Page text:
Quick clot? - Page 2
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Thread: Quick clot?

  1. I think you won't have to worry about inhaling it if you just stay away from it (the powder) completely. Use the combat gauze.

    Tampons are an old battlefield trick, they work about as good as regular gauze. They were favored for being compact and already in the shape of a bullet cavity. There are several advances for your gunshot kit, use tampons when you don't have access to the higher quality products.

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  3. #12
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    Quote Originally Posted by Firefighterchen View Post
    If you get quick clot, make sure it's quick clot 2. The first generation had issues with getting too hot and burning tissue.

    If you see celox, I'd recommend that over quick clot.
    Exactly this ^^^^^^^^
    What you think about, you do ... what you do, you become.
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  4. #13
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    Arrow Original Quick Clot & Burning Demonstration

    Here's a demonstration video about original Quick Clot and the "burning" effect, provided by HossUSMC.

    https://www.youtube.com/watch?v=Ddqg2u4_4gc
    Quote Originally Posted by Deanimator View Post
    [*]Don't be afraid to use sarcasm, mockery and humiliation. They don't respect you. There's no need to pretend you respect them.
    Operation Veterans Relief: http://www.opvr.org/home.html

  5. I've used a lot of "blood stop" in veterinary use. Assuming the human version works similarly, I'd use it but probably not alone. Real gushers are going to need physical pressure.

  6. #15
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    The only thing that'll stop a gusher is a tourniquet or a clamp/hemostat/forceps/etc. We discussed this in more detail recently in this thread.
    Posterity: you will never know how much it has cost my generation to preserve your freedom. I hope you will make good use of it.--- John Quincy Adams
    Condensed Guide To Ohio Concealed Carry Laws

  7. agree with all that has been said from my experience in the medical field, combat and etc. Have had way to much experience with battle wounds and what works and what doesn't but thinking outside of the box many times also works. All that has been said works. Tampon and sanitary napkins does work wonders and used to be used a lot when nothing else was available.

  8. #17
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    Have sanitary napkins in some of our trauma bags, and some trauma dressings are just sanitary napkins with a different wrapper. But ERs don't like it when you put a tampon into a wound. It can cause more problems when they remove it because it can actually pull some of the flesh out with it.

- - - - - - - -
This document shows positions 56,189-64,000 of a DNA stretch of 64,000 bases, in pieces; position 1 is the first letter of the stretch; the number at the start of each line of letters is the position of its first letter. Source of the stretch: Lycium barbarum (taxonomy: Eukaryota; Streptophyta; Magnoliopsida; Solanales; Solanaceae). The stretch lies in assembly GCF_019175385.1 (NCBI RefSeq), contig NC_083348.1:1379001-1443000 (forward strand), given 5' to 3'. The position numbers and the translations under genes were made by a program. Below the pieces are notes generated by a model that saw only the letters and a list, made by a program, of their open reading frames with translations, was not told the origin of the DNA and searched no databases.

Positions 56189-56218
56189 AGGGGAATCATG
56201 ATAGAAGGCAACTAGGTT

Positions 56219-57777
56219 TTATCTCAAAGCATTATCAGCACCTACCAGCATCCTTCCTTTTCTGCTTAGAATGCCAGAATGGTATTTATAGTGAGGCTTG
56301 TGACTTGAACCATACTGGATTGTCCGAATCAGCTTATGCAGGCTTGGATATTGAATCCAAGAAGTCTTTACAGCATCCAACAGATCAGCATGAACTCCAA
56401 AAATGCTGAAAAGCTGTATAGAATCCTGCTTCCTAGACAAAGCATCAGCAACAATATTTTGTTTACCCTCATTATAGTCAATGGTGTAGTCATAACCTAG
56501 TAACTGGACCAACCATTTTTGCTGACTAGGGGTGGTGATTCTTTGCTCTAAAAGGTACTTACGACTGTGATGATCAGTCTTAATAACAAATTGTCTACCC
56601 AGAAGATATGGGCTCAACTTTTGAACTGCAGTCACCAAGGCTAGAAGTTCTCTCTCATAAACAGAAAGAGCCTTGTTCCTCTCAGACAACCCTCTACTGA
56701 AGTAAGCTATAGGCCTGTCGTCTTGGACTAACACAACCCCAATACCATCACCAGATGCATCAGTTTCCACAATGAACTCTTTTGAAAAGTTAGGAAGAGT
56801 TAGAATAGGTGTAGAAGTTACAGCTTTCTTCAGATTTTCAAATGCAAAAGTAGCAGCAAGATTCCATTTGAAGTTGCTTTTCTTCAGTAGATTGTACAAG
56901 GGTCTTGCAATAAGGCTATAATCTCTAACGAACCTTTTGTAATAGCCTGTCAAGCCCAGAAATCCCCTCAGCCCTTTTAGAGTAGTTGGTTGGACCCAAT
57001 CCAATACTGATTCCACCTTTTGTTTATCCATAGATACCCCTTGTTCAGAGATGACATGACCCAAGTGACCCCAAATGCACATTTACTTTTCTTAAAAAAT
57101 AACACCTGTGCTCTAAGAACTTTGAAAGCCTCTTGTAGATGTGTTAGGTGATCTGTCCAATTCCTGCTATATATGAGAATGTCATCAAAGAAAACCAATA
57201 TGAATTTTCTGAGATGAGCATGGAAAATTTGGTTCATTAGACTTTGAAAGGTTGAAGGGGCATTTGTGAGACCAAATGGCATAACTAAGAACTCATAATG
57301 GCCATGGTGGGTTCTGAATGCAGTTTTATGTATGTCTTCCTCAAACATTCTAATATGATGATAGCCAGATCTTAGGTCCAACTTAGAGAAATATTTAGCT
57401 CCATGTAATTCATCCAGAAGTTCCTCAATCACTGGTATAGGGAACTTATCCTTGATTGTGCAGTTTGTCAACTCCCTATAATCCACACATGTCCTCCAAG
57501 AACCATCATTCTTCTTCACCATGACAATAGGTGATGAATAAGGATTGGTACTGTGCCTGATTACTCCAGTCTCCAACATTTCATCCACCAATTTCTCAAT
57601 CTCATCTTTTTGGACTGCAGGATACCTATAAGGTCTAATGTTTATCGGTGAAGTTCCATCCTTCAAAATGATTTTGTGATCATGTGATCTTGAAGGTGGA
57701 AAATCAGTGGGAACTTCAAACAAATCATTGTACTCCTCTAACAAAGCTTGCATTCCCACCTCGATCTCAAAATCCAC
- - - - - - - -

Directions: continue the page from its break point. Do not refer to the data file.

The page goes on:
Posterity: you will never know how much it has cost my generation to preserve your freedom. I hope you will make good use of it.--- John Quincy Adams
    Condensed Guide To Ohio Concealed Carry Laws

  9. #18
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    Is there a preferred size of tampon, if it was to be utilized in an emergency? Would the smaller ones be better, to prevent it from swelling "too" much?
    Quote Originally Posted by Deanimator View Post
    [*]Don't be afraid to use sarcasm, mockery and humiliation. They don't respect you. There's no need to pretend you respect them.
    Operation Veterans Relief: http://www.opvr.org/home.html

  10. #19
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    Quote Originally Posted by gunnerbob View Post
    Is there a preferred size of tampon, if it was to be utilized in an emergency? Would the smaller ones be better, to prevent it from swelling "too" much?
    Like large caliber or small caliber?
    Posterity: you will never know how much it has cost my generation to preserve your freedom. I hope you will make good use of it.--- John Quincy Adams
    Condensed Guide To Ohio Concealed Carry Laws

  11. I've used a similar product in the veterinary field many times. It does work BUT it works far better if you can apply pressure after application. I doubt the success of a squeamish individual just scattering the powder on or around a deep wound-you're going to have to get messy.

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